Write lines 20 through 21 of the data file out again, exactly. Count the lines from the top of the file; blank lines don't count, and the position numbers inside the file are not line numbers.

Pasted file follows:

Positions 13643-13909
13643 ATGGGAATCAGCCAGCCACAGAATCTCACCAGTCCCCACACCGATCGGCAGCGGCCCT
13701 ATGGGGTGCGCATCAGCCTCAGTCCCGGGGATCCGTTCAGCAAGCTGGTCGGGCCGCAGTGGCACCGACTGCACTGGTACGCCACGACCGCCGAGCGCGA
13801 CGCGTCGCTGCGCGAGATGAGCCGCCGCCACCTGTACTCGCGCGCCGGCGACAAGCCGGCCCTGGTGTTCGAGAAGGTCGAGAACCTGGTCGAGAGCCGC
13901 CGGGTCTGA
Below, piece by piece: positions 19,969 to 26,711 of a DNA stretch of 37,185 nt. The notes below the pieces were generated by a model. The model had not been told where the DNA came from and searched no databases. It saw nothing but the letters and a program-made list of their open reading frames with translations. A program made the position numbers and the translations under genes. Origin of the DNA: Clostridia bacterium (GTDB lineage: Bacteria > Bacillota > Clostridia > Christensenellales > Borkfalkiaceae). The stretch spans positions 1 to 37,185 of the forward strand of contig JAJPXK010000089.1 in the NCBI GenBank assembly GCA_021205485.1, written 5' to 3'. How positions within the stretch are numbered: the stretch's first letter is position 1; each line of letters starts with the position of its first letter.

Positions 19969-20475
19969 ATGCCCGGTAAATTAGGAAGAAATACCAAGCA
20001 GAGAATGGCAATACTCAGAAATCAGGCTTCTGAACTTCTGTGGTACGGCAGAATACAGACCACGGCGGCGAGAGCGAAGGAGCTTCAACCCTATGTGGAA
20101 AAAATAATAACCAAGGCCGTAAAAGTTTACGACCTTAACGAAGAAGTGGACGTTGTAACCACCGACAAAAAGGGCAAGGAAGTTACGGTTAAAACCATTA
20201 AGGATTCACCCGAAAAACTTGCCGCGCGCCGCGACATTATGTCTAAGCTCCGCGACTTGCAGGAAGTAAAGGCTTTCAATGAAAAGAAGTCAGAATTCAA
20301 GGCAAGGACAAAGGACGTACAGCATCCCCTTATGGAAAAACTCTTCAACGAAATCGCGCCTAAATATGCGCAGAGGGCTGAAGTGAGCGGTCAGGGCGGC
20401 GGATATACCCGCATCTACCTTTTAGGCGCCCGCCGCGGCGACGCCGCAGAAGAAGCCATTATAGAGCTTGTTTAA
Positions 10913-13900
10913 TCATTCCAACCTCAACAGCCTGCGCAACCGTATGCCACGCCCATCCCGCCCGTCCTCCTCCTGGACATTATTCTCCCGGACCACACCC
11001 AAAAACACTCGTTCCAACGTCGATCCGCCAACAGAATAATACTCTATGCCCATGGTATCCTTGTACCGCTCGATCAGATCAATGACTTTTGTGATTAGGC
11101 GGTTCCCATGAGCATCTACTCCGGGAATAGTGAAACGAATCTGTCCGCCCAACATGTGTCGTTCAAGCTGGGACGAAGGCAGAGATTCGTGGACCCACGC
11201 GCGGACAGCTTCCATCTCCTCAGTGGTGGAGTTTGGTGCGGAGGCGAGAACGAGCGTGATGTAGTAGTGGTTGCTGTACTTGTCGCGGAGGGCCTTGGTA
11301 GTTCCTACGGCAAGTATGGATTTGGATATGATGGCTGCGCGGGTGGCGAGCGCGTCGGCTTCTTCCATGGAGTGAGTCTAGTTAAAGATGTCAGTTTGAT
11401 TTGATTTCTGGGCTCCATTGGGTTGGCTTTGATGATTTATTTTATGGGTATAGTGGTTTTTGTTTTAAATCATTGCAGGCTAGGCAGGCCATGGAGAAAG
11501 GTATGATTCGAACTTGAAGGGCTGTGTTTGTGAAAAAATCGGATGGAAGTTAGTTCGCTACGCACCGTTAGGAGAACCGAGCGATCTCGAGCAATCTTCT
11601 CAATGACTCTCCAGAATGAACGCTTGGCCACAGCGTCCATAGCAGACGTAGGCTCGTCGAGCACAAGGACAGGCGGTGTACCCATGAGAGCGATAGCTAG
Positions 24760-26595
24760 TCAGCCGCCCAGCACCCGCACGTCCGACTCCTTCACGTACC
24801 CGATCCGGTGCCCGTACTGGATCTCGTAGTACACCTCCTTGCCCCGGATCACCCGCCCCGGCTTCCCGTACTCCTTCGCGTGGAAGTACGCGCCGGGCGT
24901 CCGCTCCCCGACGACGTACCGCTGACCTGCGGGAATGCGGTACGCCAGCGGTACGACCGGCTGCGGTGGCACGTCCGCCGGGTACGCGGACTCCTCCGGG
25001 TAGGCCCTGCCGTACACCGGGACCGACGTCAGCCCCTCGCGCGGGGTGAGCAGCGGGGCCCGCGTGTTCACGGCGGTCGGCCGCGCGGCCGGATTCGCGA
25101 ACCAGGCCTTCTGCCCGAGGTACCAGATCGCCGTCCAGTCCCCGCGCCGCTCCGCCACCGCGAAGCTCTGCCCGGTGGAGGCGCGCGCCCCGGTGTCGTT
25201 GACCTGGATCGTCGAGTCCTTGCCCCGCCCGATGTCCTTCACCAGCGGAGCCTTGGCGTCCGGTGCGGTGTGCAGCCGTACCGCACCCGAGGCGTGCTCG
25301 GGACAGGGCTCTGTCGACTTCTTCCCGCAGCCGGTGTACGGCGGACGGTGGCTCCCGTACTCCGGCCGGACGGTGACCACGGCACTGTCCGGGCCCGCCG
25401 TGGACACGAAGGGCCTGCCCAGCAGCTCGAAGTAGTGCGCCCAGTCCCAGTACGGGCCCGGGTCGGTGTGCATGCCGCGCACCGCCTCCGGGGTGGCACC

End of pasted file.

11401 TTGATTTCTGGGCTCCATTGGGTTGGCTTTGATGATTTATTTTATGGGTATAGTGGTTTTTGTTTTAAATCATTGCAGGCTAGGCAGGCCATGGAGAAAG
11501 GTATGATTCGAACTTGAAGGGCTGTGTTTGTGAAAAAATCGGATGGAAGTTAGTTCGCTACGCACCGTTAGGAGAACCGAGCGATCTCGAGCAATCTTCT